Life in a small Mexican village where joy and misery, hope and pain, passion and guilt, love and decay, life and death are mixed in the peasants life and two French citizens who end up stranded in there, during a typhoid epidemic.
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The first to die in an epidemic of meningitis in Vera Cruz is a French tourist. His wife Nellie, detached and indifferent, feels little grief and realizes that her coldness is her own doom. Over the next two days, she is attracted to George, a local drunk who does odd jobs for brothels and dances grotesquely for tourists in exchange for drinks. George has his own dark secret, a tragedy he caused that leaves him with a death wish. In assisting the local doctor to cope with the epidemic, these two emotional cripples enable each other to rediscover reasons to live and to love. Written by
Jean-Paul Sartre wrote ten drafts for screenplays to be used by Columbia Pictures, of which only three were typed down. The other seven were sort of rejected, and one of these, 'Typhus' came to be the obvious inspiration for Les orgueilleux/Los Orgullosos, Yves Allégret's co-production with Mexico. The film won the Bronze Lion in the 1953 Venice Film Festival, ex-aequo with I Was a Parish Priest (1953), Pickup on South Street (1953), and Sinhá Moça (1953), and also a Special Prize from the same Jury. When the film was nominated for Best Writing, Motion Picure Story, for the 1957 Academy Awards - in the wake of the film's release in the USA, with promotional materials emphasizing it was "Jean-Paul Sartre's The Proud and the Beautiful", the French philosopher disowned his authorship. The film has also been said to be based on Sartre's novel, "L'amour redempteur"... which he never wrote! This myth did not end, even after its exposure as such in "Feature Cinema in the 20th Century: Volume One: 1913-1950: a Comprehensive Guide", by By Jacek Klinowski et al. See more »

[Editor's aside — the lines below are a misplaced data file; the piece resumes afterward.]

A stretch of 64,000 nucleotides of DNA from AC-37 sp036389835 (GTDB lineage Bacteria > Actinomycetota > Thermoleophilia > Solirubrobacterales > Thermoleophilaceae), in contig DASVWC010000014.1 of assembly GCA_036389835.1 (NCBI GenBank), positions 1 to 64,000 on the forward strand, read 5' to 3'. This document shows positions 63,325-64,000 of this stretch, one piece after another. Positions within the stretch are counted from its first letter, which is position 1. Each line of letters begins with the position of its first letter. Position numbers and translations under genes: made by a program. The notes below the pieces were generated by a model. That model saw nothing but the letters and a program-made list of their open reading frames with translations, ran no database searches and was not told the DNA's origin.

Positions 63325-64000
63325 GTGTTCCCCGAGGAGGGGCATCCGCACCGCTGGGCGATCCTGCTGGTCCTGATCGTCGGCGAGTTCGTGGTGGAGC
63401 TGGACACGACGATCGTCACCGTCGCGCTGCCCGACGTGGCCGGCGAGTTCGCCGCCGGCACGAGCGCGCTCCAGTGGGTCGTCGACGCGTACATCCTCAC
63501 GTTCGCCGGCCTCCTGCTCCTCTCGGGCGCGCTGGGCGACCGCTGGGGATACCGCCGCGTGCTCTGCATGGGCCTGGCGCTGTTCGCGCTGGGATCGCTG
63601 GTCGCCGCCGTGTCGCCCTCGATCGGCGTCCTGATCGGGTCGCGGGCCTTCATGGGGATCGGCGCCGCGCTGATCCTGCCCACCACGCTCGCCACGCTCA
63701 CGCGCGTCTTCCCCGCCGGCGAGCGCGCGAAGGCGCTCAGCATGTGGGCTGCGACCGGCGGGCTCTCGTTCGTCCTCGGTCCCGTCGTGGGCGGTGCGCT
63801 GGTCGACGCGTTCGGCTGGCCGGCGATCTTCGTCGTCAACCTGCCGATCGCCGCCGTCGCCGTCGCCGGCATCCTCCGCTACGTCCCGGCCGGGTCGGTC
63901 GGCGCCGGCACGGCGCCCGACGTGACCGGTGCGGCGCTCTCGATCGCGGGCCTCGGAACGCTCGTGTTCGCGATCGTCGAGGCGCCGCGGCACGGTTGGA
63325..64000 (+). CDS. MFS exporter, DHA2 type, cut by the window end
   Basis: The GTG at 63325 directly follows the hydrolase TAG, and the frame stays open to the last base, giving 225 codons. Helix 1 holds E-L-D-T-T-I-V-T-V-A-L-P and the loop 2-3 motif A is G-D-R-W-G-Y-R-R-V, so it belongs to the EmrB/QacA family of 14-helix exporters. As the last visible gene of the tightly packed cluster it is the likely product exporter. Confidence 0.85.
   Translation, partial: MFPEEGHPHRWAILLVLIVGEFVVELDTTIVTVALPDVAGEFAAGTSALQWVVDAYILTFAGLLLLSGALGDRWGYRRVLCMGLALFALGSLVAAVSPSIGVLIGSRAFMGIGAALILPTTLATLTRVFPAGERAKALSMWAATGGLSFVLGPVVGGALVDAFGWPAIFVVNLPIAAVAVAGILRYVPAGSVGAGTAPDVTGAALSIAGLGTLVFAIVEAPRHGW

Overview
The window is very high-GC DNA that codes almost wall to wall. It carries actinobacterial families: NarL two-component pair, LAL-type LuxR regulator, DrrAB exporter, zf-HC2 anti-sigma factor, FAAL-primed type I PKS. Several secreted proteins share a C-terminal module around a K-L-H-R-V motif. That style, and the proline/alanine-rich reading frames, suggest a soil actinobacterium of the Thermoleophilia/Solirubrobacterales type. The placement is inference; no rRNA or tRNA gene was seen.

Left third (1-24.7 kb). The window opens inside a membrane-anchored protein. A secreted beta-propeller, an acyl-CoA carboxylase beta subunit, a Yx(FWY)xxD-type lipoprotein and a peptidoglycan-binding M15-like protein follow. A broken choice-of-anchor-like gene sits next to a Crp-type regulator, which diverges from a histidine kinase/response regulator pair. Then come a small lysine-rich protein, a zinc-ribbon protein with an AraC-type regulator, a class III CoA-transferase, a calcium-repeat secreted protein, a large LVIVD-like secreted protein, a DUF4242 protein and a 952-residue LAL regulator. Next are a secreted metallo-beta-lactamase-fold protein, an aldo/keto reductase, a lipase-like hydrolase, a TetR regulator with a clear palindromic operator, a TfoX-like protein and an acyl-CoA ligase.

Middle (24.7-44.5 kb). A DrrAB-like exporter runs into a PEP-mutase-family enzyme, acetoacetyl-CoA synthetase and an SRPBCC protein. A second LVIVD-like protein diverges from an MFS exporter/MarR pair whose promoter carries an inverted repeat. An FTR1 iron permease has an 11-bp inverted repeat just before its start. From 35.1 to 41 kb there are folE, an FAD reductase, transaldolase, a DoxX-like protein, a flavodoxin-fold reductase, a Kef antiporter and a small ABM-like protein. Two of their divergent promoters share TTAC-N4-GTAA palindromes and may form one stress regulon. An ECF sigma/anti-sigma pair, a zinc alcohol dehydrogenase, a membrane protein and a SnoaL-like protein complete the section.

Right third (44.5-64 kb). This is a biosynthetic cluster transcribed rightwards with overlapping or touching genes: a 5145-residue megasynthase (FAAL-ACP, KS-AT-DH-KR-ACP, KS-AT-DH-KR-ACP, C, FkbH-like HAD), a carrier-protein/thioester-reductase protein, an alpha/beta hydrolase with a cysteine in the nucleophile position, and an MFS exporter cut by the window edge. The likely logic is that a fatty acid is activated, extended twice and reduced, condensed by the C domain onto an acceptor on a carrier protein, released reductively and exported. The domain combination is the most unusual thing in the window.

One of the greatest films I've ever seen, this movie took me completely by surprise, considering I'd never heard of it, and the videotape cover was very cheesy. Set in a small Mexican town, the main character is a drunk who is so intoxicated throughout the movie he can hardly walk. A plague of cerebral-spinal meningitis hits the town. This film has a startlingly raw edge to it, like nothing else I've seen from the 50s, but more like a Midnight Cowboy kind of down-and-out unflinching view of human situations. One of the first images is of the drunk carrying a pig's head through the streets of town. He delivers it to a whorehouse. The prostitute offers to pay him with sex, but he chooses to be paid in tequila. There's another scene of him cleaning up vomit, and a scene where the local doctor, the drunk, and a woman tourist take turns inoculating each other in the spine with a huge needle. This is not to say that the film is shocking or gross, but simply human and realistic. The photography is utterly pure and perfect. Nearly every composition is dynamic, with a strong perspective, background and foreground in play, half the shots have some kind of movement, dolly or pan, which is used concisely and never intrusively. Every set up is intelligent, resourceful and well executed. The acting is simply brilliant, the stars are believable, realistic and likeable. I don't know the story behind this production, or why it has slipped into obscurity, but it struck me as one of the GREAT films, comparable to something by Robert Bresson(who is one of my favorite directors) so, as you can guess, I highly recommend this. It's a ten.
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